Here’s some good news, busy reader: All epics do not require three-week treks to basecamps at high altitudes, numerous vaccinations or bushwhacking through Amazonian jungles.
Rather, epics can happen over a weekend. And in the United States.
Half Dome Backpacking
If you’re looking to step up your backpacking game or just need a quick jolt of adventure, look no further than REI Adventures’ Yosemite Half Dome Backpacking weekend slam. Not for beginners, this four-day itinerary is rated a vigorous 4 out of 5 on REI’s difficulty scale due to steep, rocky terrain and 40 to 50 pounds on your back.
Rolling out of a warm sleeping bag before sunrise is not fun, but witnessing Half Dome at first light makes waking up before the birds totally worth it.
Other challenges include waking up before the birds, potential bear encounters and natural disasters, incendiary trail conditions, and maintaining reverence for the weather gods with a sober balance of hope and anxiety over imminent clouds billowing on the horizon. Rain jackets are not optional.
A backpacker navigates one of many steep trail options leading to Half Dome. Nearly 5,000 feet below yawns the mouth of Yosemite Valley, while El Capitan’s brow is barely visible in the distance.
But the daily physical effort is totally worth it as you’re guaranteed to find inspiration in the Sierra high country, which flexes glacier-tipped peaks, acres of evergreen forests, endless folds of mountains, flowered meadows and icy alpine waters.
Each day is end-capped with meals that are super tasty, thanks in part to your arduous efforts hiking 6 to 12 miles every day and in part to your gourmet backcountry chefs (the same guides that will regale you with an enthusiastic monologue about John Muir and Teddy Roosevelt’s camping trip in Yosemite over a hundred years ago).
Your body appreciates the calories as your soul finds the heart and chutzpah to ascend the highlight of the weekend, Half Dome’s Cable Route.
Fixed with bolts in the rock and raised onto a series of metal poles, a pair of braided steel cables turns a class 5 scramble into an accessible class 3 trek on slick granite with a thousand feet of exposure gaping under you.
After snagging a pair of used gardening gloves left at the base of the climb, hikers take their first steps up the slick granite to Half Dome’s summit via the Cable Route. Some find gloves help protect hands during the ascent and descent, which is garnished with 400 feet of steel-braided cables.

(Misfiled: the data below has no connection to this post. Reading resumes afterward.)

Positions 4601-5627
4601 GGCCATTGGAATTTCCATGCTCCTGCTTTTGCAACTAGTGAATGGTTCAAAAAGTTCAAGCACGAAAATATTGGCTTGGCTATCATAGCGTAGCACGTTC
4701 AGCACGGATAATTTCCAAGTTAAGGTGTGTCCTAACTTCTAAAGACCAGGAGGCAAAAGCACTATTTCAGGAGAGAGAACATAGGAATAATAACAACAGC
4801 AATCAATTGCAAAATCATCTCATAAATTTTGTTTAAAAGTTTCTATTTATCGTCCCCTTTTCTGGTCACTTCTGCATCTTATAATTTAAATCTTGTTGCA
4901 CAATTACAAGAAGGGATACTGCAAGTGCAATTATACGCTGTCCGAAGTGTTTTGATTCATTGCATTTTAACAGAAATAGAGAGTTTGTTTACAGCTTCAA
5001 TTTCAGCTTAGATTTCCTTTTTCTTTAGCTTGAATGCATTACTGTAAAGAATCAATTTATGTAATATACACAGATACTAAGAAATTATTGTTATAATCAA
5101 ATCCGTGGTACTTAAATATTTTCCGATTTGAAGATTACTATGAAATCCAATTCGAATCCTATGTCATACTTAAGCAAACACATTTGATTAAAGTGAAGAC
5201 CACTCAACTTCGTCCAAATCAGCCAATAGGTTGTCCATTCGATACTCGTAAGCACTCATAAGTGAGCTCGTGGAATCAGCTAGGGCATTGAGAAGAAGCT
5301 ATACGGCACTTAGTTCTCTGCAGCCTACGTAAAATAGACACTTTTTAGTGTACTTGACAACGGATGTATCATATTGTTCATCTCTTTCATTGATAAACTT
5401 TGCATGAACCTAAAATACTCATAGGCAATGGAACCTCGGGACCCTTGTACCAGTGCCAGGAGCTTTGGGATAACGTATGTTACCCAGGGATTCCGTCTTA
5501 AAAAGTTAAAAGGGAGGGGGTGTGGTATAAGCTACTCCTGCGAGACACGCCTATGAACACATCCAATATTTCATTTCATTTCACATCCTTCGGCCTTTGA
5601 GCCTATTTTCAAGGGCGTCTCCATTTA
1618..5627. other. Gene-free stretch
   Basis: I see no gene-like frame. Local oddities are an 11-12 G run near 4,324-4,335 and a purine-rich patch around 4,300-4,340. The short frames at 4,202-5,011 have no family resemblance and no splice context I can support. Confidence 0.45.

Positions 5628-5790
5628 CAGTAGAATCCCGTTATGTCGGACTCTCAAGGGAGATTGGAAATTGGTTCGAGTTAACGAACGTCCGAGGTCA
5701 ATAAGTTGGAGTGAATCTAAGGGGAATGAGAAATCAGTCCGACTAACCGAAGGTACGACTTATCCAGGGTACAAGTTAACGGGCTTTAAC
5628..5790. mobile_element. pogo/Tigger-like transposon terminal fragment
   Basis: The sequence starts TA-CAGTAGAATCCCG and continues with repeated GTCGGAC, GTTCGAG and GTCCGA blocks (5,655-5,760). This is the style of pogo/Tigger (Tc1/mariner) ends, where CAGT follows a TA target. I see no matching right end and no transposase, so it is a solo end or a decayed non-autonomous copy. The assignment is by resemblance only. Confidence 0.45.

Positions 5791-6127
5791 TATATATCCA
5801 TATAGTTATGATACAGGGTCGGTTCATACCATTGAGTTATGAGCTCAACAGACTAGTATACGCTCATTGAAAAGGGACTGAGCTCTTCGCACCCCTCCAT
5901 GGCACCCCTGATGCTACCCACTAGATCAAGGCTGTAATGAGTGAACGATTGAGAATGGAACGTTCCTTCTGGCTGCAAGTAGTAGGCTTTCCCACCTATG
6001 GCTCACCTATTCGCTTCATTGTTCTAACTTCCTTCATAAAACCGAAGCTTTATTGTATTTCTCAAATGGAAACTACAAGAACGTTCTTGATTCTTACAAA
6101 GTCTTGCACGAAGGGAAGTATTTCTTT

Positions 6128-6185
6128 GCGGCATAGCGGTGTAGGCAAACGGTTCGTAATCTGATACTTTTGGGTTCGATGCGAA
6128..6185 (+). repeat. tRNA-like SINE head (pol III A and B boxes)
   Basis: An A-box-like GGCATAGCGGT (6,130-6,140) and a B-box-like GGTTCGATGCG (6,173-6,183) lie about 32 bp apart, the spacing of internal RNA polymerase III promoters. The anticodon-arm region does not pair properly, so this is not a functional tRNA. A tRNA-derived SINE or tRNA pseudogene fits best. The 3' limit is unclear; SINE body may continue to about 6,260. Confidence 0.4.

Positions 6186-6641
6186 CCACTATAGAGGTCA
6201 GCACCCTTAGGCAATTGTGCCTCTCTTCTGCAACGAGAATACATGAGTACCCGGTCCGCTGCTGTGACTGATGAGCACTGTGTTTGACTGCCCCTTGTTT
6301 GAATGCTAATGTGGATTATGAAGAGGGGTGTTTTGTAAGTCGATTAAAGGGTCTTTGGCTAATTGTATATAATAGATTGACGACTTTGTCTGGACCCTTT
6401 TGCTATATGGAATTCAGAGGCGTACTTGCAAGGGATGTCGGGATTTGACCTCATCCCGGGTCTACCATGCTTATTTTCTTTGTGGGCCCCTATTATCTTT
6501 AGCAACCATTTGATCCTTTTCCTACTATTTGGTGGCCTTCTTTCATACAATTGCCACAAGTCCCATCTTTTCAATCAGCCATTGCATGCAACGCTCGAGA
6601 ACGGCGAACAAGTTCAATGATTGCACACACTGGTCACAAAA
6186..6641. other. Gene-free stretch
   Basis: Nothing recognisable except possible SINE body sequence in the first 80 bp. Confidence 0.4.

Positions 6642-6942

The Cable Route, which covers the last 400 feet of the climb, was originally set in 1875 by George Anderson. He drilled iron eyebolts into the granite of Half Dome’s shoulder and, using a rope, defied Josiah Whitney’s presumption that the top of Half Dome was “perfectly inaccessible” and would “never be trodden by human foot.”
Today, the Cable Route is climbed every year by thousands of visitors. Protected by the National Historic Registry, it’s regarded as one of the National Park Service’s most unique experiences.
A lone hiker takes in the humbling splendor of Yosemite Valley and the surrounding Sierra high country from Half Dome’s unbeatable viewpoint aptly known as The Visor.
Though the cables are impressive, the true reward lies on Half Dome’s summit: commanding views of Yosemite Valley spreading below, ravens soaring on early breezes, and the morning sun warming your back.
In this moment, everything is perfect.
Except one thing: Standing on top of Half Dome means you can no longer see Half Dome. As the Brad Pitt of recognizable rocks around the world, Half Dome’s smooth face is unforgettably good-looking and invokes the same desire to do something cool like ride a horse really fast, shadow cast or wrestle a grizzly.
So after taking a few photos, you begin the intimidating journey down the Cable Route and the knee-pounding descent on the John Muir Trail back to the valley. When you finally drop your pack one last time, take a swig of a cool beverage and look up: Half Dome’s gorgeous prominence looms 5,000 feet above you, sparking wonder as to what epic adventure you’ll stumble upon next weekend.
Learn more about all 150+ REI Adventures trips. You can book online or with an REI travel specialist at 1-800-622-2236.